AA 69-year-old Hispanic male (80.2kg, 1.75m, ~1.95 m2) with a past medical history of hypertension presented to Lehigh Valley Hospital Allentown, PA on April 21, 2020 with complaints of increasing weakness, confusion, decreased appetite, and shortness of breath. The patient was found to be SARS-CoV-2 positive on April 13, 2020, which was confirmed during hospital admission on Day 1 and Day 3. The family reported that the patient had been febrile for 10 days and treated at home by his primary care physician with ivermectin. The patient was living with three additional family members reported to be ill. Upon arrival to the emergency room (Day 1), the patient was afebrile, tachypneic with a respiratory rate of 30-33 breaths per minute (bpm), blood pressure of 102/89mmHg, and heart rate of 133-88 beats per minute. He was hypoxic on room air, requiring 2L/min O2 via Nasal Cannula (NC) to maintain his oxygen saturation (SaO2 via pulse oximetry) >90%.

Laboratory tests showed an elevated white blood cell count (WBC, 13×109/L), creatinine (1.31μmol/L), Na (129mEq/L), and transaminitis with AST (101 U/L) and ALT (99 U/L). On Day 2 of the hospital admission, the patient became increasingly confused and was placed on 6 L/min O2 via NC to maintain SaO2 >90%. He developed progressive confusion and worsening hypoxia later that day and was switched to 70% FiO2 via facemask. On Day 3 the patient’s respiratory rate was 21-25 bpm and the chest x-ray showed stable hazy bilateral infiltrates. On Day 4, the patient was more alert on 70% FiO2 via facemask with the following vital signs: temperature 99.1°F, heart rate 99 beats per minute, blood pressure 146/89mmHg, respiratory rate 20bpm, and SaO2 94%. The patient subsequently decompensated and was transferred to the ntensive Care Unit (ICU) on Day 5, where he received 65- 70% FiO2 via Nasal High Flow (NHF) therapy (Optiflow, NC) to maintain SaO2 >90%. The patient became increasingly lethargic but did not require vasopressors or mechanical ventilation.

Methods

For analysis, the patient’s medical records - including clinical characteristics and treatment, laboratory parameters, chest X-rays, and treatment - were collected. This case study was approved by the institutional review board of the Lehigh Valley Health Network, and informed consent was obtained.

Selinexor Dosing

The patient received 6 doses of 20 mg oral selinexor over a period of 2 weeks.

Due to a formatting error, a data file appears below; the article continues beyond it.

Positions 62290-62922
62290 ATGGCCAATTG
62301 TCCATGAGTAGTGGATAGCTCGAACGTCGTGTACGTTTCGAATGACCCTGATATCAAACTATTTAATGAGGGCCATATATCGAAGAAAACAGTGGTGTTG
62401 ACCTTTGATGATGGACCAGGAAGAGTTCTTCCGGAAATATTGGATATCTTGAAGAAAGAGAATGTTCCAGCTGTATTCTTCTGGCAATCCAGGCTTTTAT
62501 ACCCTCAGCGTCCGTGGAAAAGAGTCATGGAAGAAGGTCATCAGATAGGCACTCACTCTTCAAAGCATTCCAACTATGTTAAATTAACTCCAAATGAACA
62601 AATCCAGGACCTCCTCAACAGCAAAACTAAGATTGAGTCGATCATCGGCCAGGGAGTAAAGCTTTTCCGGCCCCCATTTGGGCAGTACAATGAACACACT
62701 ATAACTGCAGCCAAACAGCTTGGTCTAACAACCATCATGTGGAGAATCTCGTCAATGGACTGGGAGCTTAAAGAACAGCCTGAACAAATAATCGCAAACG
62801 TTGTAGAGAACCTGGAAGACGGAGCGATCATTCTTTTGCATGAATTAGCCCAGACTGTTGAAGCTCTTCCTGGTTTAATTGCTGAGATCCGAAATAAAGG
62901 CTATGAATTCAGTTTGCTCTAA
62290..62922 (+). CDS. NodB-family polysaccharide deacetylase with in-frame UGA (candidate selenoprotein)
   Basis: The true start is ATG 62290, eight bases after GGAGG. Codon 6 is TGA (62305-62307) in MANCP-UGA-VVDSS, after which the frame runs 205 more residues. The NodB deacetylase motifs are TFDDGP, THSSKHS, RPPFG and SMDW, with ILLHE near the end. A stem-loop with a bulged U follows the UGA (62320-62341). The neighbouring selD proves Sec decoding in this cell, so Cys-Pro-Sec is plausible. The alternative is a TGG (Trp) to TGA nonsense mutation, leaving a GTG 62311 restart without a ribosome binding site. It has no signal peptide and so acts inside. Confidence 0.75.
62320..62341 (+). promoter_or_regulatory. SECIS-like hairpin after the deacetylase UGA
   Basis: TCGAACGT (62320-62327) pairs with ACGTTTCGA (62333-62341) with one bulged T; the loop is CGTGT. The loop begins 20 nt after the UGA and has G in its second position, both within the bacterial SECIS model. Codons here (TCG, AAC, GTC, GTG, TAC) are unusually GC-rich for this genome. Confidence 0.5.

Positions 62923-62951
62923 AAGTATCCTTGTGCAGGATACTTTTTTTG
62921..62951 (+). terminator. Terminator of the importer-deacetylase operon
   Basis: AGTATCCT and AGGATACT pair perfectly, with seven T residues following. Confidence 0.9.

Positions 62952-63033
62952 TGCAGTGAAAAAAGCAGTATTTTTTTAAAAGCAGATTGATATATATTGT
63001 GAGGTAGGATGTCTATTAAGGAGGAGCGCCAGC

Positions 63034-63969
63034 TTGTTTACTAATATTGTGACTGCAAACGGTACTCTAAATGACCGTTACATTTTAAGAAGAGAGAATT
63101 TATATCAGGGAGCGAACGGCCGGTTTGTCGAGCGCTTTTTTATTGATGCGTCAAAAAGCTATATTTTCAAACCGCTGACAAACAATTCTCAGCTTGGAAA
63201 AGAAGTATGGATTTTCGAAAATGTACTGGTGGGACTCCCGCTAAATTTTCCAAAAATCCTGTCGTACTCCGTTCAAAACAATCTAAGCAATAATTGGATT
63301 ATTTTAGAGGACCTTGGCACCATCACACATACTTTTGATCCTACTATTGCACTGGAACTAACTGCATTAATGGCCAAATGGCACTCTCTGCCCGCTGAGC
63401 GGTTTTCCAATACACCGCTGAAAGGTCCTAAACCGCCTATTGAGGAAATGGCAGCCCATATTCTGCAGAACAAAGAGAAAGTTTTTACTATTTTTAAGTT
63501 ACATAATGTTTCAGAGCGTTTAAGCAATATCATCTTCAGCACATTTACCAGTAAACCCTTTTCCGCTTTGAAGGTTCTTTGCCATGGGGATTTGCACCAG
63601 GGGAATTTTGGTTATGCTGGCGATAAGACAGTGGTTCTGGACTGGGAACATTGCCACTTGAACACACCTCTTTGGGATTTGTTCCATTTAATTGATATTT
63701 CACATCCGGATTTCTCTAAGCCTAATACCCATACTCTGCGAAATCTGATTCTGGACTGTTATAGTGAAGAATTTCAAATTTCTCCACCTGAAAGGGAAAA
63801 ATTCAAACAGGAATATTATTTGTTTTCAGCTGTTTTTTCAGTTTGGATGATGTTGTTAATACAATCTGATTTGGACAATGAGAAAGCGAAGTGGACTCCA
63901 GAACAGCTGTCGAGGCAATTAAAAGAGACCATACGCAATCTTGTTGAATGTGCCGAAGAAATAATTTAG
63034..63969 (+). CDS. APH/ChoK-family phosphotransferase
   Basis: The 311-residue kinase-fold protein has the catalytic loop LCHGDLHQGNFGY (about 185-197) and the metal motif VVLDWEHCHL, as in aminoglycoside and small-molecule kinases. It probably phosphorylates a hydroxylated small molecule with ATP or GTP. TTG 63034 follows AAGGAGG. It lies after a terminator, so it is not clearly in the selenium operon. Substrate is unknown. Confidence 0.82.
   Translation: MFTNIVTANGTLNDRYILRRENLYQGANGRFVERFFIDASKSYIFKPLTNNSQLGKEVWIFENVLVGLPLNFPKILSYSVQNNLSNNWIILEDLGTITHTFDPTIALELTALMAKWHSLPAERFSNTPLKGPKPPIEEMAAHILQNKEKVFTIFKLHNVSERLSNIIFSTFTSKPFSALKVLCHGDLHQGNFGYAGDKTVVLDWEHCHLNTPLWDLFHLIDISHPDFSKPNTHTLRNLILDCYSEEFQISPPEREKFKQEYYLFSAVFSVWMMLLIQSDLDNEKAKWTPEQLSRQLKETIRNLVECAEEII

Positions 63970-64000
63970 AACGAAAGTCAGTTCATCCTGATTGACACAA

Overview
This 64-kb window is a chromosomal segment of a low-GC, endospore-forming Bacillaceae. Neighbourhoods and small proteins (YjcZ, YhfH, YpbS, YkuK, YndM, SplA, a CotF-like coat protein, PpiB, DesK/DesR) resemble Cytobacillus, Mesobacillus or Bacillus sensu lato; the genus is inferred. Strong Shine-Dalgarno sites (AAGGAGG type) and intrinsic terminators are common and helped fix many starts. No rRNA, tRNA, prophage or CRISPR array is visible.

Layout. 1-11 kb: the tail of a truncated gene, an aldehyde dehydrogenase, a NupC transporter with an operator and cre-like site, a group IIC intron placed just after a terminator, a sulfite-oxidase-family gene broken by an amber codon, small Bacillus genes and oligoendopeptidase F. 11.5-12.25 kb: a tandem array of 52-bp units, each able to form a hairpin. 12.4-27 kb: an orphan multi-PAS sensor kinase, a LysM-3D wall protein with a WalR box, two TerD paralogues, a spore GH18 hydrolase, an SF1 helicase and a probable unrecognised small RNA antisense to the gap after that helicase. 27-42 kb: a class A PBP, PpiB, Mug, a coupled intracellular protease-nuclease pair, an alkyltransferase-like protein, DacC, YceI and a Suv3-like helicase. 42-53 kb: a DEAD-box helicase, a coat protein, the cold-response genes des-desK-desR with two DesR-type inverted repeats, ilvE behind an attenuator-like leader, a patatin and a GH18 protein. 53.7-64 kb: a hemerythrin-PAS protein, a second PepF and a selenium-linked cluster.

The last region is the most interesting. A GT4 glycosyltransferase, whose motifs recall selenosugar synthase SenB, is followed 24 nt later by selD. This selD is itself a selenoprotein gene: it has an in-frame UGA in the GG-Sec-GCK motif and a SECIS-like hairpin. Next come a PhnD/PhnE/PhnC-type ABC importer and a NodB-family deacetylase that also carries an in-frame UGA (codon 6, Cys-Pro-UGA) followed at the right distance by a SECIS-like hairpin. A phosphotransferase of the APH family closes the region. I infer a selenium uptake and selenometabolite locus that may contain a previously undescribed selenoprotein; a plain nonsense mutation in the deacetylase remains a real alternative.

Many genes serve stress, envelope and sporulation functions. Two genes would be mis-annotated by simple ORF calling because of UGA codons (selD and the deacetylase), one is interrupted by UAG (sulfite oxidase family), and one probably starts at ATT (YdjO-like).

Results

Upon admission to the ICU on hospital Day 5, the patient was receiving 60-70% FiO2 via NHF therapy, and was afebrile, lethargic, and confused. The patient was ineligible for the clinical trial Evaluation of Activity and Safety of Oral Selinexor in Participants With Severe COVID-19 Infection (Coronavirus) (XPORT-CoV-1001, NCT04349098) due to a serum sodium level <135mmol/L (an exclusion criteria), and was subsequently enrolled on the Karyopharm Expanded Access Program (KEAP). The patient was characterized to a medium-risk group of developing critical illness among patients with COVID-19 based on 10 variables measured on admission [11]. On Day 8, the patient began oral selinexor 20mg three times per week (every other day). That afternoon, he improved sufficiently to receive 10L/min O2 via NC. The patient’s O2 requirement decreased to 8L/min NC O2 on Day 9, further decreasing to 6L/min NC before transfer from the ICU to the COVID-19 hospital ward. The respiratory rate was 20-23 bpm on Day 8 and improved to <20 bpm on Day 9. His condition continued to improve and he became more interactive and ambulatory by Day 10, with O2 requirements decreased to 5L/ min NC and then 4L/min NC.

Three days after the first dose of selinexor (Day 11), the patient was transferred to a regular floor and was able to talk and eat without desaturating while receiving 3L/min NC. In the evening of Day 11, with no assistance, his SaO2 was 94-96% through discharge on Day 15, within 7 days after initiating selinexor treatment. Prior to starting therapy, the patient had elevated inflammatory markers which improved rapidly and significantly after starting selinexor. Most notably, C-Reactive Protein (CRP) decreased from 196.0mg/L upon admission (Day 1) to 13.9mg/L after 2 doses of selinexor (Day 10), with a further reduction to 5.5mg/L on Day 12. Comparable effects were observed for IL6: 11pg/mL on Day 8 prior to selinexor dosing to <5pg/mL on Day 10, and ferritin (5,735ng/mL to 1,214ng/mL) (Table 1). Other significant substantial improvements following initiation of selinexor included platelet count, which increased progressively throughout treatment from 203 × 109/L to 466 × 109. The transaminase elevations associated with severe COVID-19 present at hospital admission also improved with reductions in both ALT (99 U/L to 38 U/L) and AST (101 U/L to 32 U/L) (Table 2).